The theory that Vasari did so seems to have been bolstered by the discovery that the wall on which Vasari’s fresco was painted is, in fact, built in front of another wall, with a gap of about 2 centimeters between the two.  Researchers are quite rightly wondering why such a wall would have been placed before another, perfectly good wall, let alone why there was a gap left between the two.  Perhaps Vasari may have justified the expenditure of building this second wall to the city fathers who were paying his bill by claiming that he needed a newer, smoother wall surface on which to work, and that the wall containing da Vinci’s failed fresco was too rough to be properly smoothed over and whitewashed.

Moving a bit into “Indiana Jones” territory, there is also  speculation that the figure of a man in Vasari’s painting holding a banner which reads, “He Who Seeks, Finds” was left as a clue for future historians that the da Vinci painting was behind the Vasari painting.  As intriguing a possibility as this may be, especially for everyone who loves a good mystery story, to me this seems a bit fanciful.  I would not dream of entirely discounting the possibility, but ultimately finding what is on the newly-discovered inner wall is a scientific matter, not pulp fiction, and we have to go with the science.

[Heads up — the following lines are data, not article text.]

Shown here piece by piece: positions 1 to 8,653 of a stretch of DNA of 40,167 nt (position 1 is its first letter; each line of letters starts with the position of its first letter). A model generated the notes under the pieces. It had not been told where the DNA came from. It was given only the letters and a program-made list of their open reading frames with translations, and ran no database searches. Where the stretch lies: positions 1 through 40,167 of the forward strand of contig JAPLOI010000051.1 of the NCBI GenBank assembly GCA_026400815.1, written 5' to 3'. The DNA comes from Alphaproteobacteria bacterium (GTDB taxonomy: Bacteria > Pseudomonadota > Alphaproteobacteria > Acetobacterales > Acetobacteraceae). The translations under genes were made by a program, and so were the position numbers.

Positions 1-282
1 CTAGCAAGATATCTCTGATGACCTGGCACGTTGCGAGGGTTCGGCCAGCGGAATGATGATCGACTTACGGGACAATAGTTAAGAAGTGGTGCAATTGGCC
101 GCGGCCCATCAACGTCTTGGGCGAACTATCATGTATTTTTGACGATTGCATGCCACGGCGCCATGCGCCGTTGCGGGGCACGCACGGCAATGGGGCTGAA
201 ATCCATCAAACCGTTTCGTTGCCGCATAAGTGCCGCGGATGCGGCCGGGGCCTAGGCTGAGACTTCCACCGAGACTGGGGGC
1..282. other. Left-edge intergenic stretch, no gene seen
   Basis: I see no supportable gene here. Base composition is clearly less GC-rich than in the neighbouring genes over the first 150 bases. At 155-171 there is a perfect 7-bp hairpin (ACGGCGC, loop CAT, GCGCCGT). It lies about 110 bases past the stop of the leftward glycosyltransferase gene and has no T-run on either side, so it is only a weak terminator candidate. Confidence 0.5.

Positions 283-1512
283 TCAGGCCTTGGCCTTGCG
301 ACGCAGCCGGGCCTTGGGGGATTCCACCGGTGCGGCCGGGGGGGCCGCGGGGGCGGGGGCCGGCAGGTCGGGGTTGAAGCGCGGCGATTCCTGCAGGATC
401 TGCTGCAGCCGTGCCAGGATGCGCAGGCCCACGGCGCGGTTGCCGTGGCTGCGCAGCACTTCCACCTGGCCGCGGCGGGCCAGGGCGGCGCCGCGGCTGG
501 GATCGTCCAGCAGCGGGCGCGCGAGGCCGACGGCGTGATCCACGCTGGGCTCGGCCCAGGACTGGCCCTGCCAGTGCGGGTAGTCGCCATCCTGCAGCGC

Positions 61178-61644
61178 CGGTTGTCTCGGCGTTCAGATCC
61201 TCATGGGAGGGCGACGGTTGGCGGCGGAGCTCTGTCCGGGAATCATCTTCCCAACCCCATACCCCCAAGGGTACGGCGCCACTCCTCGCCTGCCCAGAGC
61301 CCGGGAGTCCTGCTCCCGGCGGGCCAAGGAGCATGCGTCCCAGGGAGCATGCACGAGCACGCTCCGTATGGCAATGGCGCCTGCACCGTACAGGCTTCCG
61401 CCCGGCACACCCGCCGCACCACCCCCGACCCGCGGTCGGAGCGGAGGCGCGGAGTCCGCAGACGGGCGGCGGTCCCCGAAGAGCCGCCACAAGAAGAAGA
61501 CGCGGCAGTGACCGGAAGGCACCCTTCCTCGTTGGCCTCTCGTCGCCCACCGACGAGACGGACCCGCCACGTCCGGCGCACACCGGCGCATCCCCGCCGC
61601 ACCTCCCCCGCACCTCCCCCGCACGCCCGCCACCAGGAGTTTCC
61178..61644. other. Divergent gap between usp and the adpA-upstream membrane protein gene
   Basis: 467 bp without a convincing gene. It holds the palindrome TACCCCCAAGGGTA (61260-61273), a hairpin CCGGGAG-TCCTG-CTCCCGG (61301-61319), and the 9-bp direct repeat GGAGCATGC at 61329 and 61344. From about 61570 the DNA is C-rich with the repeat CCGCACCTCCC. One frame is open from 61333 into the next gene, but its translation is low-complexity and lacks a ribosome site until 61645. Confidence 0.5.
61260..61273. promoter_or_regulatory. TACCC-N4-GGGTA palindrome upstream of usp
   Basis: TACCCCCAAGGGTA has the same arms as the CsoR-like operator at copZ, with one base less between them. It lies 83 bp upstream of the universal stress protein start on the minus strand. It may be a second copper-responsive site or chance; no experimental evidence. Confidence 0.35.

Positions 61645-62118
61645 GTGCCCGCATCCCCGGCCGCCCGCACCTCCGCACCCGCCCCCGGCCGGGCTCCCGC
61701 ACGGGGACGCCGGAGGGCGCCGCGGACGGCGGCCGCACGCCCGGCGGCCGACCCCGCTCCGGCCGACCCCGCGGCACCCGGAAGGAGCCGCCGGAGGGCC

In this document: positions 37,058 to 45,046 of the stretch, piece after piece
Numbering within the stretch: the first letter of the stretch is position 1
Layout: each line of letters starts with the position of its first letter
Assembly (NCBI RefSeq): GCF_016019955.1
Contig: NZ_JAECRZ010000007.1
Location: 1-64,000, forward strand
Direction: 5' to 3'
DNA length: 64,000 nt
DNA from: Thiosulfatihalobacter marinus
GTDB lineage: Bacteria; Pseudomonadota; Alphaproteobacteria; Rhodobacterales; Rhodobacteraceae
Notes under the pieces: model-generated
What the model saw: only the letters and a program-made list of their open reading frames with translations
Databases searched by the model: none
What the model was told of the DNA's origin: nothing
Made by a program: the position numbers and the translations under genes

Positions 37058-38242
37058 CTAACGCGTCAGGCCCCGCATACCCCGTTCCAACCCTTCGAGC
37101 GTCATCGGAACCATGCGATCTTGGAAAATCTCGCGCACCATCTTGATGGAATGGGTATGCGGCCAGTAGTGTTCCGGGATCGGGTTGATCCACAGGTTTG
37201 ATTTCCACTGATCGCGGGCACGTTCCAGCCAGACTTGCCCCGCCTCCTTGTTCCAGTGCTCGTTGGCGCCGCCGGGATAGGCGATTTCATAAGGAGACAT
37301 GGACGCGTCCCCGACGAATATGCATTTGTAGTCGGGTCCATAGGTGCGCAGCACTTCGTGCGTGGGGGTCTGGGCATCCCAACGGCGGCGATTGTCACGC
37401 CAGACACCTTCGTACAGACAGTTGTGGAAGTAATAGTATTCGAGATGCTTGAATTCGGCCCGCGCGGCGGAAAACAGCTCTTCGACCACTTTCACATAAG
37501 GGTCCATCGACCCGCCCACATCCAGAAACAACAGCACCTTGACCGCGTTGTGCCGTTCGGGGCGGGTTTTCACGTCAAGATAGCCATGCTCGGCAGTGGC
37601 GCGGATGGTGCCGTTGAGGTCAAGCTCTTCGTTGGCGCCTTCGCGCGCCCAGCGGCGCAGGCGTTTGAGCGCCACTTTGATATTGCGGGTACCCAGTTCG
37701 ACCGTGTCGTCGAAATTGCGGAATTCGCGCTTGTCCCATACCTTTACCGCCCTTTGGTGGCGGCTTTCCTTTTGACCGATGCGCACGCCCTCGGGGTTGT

Indeed, we do not know for certain whether there is in fact a painting on the surface of this inner wall, or that if there is a painting that it is da Vinci’s lost fresco.  There is always the possibility that if there is a painting, it may be from an artist before Leonardo’s time, for example, and it was of such little merit or importance that no one cared enough when it was covered over to note its existence or appearance.  If this turns out to be the case, then it would mean that the wall which presently displays Vasari’s work was, in fact, the wall on which da Vinci himself worked, meaning Vasari did remove what remained of Leonardo’s fresco before he started his own.